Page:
Make the Best Italian Antipasto at Home

We don’t call it charcuterie

Antipasto, or "before the meal," is the course that signals the start of an Italian feast. Antipasti, plural, refers to a spread of Italian snacks, and appetizers to stimulate the appetite. Whether you slice, dice, drape or arrange antipasti- on a platter or buffet style, you want to make them as colorful, enticing, and charming as the Italian restaurant owner who makes his way to your table, asking for your mother by name. We've compiled an A.N.T.I.P.A.S.T.O. Guide for your next get-together to help you build a spread that will knock your “calzini” off. 


These traditionally herbaceous libations (think Campari and soda, negroni, and Aperol spritz) set the welcoming, convivial tone of enjoying antipasti with friends. They're light on alcohol, and they are the perfect companion to a wide range of flavors, from salty snacks to cured meats and rich cheeses. Classic aperitivi are easy to concoct at home, but the bright, light bubbles of a bottle of Prosecco or dry, effervescent Lambrusco do the trick too!


Walnuts, pistachios, and hazelnuts are antipasto must-haves for their crunch. Along with hunks of rustic bread, taralli, and grissini, they are an essential savory component to an antipasti platter or spread. 


A bowl of freshly chopped tomatoes in their prime, topped with sea salt flakes and drizzles of excellent quality, cold-pressed olive oil offers gorgeous simplicity and much-needed acidity to balance rich and salty salumi e formaggi (meats and cheese). 


Experiment with involtini. These “rolls" are slices of meat, vegetables, cheese, or fish wrapped around a filling to make little bundles or packages. They look beautiful, are easy to portion, and each one is a taste sensation since it's two complementary flavors in one bite - you can dream up any number of seasonal pairings, from spring asparagus wrapped with cured meat to heartier appetizers, such as baked involtini di melanzane— thin slices of eggplant filled with ricotta. 


For a buffet-style antipasto, setting out a variety of small bowls, boards, mix and match grandma-style plates, and funky, colorful vessels will reflect your sense of style and help to create a homey, warm vibe. The more diverse the vessels are in height, depth, and size, the better to showcase your offerings. Arrange a mouthwatering selection of antipasti on a platter and park them in the center of the table to get your meal underway. Place bright roasted peppers, deep green olives, or other colorful items in the center of the platter, so the color pops!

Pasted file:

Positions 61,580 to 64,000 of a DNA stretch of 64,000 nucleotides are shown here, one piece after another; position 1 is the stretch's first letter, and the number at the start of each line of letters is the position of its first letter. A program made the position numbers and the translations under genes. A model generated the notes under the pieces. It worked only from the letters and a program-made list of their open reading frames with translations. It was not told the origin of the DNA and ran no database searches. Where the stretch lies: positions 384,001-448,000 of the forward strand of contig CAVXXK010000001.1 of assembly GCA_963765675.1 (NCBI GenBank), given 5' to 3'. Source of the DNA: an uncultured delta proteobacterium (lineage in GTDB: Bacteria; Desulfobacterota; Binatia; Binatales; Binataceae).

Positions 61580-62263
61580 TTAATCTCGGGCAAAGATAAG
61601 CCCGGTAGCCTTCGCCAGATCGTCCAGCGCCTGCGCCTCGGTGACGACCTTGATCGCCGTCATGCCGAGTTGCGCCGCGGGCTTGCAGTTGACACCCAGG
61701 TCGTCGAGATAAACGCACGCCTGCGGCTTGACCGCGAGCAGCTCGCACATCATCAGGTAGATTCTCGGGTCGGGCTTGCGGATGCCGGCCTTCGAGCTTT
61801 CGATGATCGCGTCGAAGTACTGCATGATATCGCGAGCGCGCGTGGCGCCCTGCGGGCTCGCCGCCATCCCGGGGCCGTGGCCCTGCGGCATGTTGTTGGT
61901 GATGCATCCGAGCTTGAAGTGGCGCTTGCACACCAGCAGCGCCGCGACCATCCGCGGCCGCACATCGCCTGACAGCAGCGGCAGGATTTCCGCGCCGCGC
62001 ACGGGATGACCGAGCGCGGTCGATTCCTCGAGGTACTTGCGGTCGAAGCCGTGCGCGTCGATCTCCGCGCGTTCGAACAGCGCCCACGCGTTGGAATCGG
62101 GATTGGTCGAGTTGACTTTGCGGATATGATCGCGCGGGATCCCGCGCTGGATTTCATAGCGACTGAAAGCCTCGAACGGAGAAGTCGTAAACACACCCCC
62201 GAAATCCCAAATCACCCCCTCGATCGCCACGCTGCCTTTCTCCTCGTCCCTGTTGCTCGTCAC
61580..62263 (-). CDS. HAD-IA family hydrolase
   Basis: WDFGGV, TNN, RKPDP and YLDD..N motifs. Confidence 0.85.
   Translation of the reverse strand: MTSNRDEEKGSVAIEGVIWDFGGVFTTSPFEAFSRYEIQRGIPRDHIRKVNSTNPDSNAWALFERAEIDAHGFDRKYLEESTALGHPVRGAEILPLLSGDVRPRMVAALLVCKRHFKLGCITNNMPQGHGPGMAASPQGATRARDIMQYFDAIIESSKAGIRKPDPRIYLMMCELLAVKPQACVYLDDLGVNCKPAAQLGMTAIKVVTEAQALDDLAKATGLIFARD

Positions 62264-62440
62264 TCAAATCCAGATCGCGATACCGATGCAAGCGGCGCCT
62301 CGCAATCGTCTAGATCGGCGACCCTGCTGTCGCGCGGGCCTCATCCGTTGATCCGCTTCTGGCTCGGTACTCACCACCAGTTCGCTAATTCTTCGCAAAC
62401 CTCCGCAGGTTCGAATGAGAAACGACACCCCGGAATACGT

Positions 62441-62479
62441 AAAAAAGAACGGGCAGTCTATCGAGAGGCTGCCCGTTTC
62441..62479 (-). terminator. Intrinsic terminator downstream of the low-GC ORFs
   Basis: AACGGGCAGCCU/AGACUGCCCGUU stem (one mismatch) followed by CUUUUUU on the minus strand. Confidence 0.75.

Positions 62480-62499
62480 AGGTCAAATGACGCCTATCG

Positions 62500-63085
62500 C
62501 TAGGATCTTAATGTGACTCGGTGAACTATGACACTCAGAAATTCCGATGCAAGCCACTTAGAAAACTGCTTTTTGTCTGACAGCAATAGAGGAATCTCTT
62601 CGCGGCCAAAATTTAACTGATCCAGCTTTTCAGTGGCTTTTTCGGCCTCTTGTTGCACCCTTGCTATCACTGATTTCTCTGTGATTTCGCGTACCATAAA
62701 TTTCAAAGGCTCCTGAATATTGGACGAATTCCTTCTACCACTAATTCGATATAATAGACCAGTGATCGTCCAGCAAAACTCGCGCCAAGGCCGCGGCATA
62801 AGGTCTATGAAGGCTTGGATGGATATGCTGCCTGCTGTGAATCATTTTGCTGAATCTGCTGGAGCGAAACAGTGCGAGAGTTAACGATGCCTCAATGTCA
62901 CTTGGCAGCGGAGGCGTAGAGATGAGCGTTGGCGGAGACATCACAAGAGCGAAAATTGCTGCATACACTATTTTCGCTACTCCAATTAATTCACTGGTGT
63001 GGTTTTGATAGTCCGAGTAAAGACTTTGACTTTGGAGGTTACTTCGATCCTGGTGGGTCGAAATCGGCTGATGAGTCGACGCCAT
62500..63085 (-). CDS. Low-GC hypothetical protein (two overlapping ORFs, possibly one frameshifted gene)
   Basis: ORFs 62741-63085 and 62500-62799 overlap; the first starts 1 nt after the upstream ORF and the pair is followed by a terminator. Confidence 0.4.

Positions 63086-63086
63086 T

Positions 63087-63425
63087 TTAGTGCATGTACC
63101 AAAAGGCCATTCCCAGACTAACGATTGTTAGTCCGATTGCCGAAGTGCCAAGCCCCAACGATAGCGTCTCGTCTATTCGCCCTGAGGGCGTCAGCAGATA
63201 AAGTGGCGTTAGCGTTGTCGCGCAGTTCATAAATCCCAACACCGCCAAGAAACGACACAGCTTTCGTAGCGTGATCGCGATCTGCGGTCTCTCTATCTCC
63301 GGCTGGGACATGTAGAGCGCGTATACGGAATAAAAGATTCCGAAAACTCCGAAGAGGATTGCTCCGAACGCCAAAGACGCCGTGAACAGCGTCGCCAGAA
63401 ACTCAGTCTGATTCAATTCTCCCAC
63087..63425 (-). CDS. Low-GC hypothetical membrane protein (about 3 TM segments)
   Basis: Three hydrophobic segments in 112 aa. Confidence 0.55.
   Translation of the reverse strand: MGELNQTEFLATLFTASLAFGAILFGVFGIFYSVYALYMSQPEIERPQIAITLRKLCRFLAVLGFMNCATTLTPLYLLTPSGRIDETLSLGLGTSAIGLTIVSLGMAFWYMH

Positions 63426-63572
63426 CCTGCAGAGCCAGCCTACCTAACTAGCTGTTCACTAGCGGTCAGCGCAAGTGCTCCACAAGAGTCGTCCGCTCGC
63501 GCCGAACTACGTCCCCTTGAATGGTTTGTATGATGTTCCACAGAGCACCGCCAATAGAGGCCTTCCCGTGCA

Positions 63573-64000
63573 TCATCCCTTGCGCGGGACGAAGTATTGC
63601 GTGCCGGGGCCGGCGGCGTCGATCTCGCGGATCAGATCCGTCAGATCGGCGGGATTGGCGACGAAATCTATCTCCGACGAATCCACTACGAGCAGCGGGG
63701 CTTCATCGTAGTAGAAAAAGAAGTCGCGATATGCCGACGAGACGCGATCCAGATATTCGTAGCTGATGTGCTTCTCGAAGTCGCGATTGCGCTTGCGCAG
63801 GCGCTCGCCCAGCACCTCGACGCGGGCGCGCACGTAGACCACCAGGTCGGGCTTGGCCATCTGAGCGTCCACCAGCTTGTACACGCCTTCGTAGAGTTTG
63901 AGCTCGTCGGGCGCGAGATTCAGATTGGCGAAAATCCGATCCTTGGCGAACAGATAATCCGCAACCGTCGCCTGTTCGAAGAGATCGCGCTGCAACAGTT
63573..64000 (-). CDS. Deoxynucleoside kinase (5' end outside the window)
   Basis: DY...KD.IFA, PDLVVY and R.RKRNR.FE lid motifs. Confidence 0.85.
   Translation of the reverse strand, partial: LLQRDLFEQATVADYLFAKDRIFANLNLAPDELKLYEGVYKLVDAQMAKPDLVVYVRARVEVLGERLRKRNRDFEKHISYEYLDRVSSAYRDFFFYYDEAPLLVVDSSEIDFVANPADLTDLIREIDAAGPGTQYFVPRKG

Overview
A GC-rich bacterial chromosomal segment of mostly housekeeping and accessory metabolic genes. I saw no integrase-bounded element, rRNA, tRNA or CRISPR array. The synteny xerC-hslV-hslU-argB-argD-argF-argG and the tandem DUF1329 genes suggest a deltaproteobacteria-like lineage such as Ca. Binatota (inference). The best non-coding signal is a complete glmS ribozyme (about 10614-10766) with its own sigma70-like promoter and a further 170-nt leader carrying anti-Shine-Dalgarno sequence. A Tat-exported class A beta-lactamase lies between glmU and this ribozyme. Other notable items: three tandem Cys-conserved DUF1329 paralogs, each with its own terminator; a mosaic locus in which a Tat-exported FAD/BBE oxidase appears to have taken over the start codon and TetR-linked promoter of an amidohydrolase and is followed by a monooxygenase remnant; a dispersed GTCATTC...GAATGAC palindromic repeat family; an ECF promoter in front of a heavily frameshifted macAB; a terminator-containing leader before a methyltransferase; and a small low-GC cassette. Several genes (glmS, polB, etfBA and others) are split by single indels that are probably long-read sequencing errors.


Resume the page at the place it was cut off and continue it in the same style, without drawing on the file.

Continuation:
Abbondanza is the feeling of warmth and generosity that is the hallmark of Italian cooking and entertaining. You can capture a feeling of abundance by rounding out a simple selection of olives, nuts, and cured meat and cheese by adding a dish with rustic beauty and heft, such as grilled polenta, frittata wedges, homemade focaccia, or mini pizzas. 


Seasonal vegetables and fruits add earthy notes and contrasting sweetness to your antipasto arrangement. Some favorites are fresh fennel, spicy radishes, and bell peppers. You can also offer marinated mushrooms, roasted peppers, or grilled or marinated eggplant and zucchini. Bunches of grapes, fresh figs, and melons make great accompaniments, or add fruit jams, vegetable spreads, or pickled vegetables, such as giardiniera, for a sour edge. 


Draw inspiration from each of Italy's twenty regions, including Sicily and Sardinia, to create an antipasti selection comprised of regional favorites. Pair paper-thin, silky-sweet slices of Prosciutto di Parma with a salty hunk of Parmigiano-Reggiano drizzled with aged Balsamic vinegar from Modena, which is each a specialty produced in Emilia-Romagna. Remember: “If it grows together, it goes together.”


Include a mix of Italian olives, such as buttery, salty Castelvetrano, sweet and fruity Taggiasca, briny Sicilian Saracena, or sour Gaeta, to capture a range of flavor profiles- savory, sweet, salty, and sour for your antipasto course.

Theresa Gambacorta

Theresa Gambacorta is a writer and cookbook co-author. Her writing has appeared in such titles as La Cucina Italiana, Spin Magazine, Men's Fitness, Muscle and Fitness, and Centennial's special interest publications. She is the co-author of chef Joey Campanaro's Big Love Cooking (Chronicle, 2020), chef Nasim Alikhani's Sofreh (Knopf, 2023), and the forthcoming vegan cookbook, Eat What Elephants Eat by activist Dominick Thompson (Simon Element, 2024).


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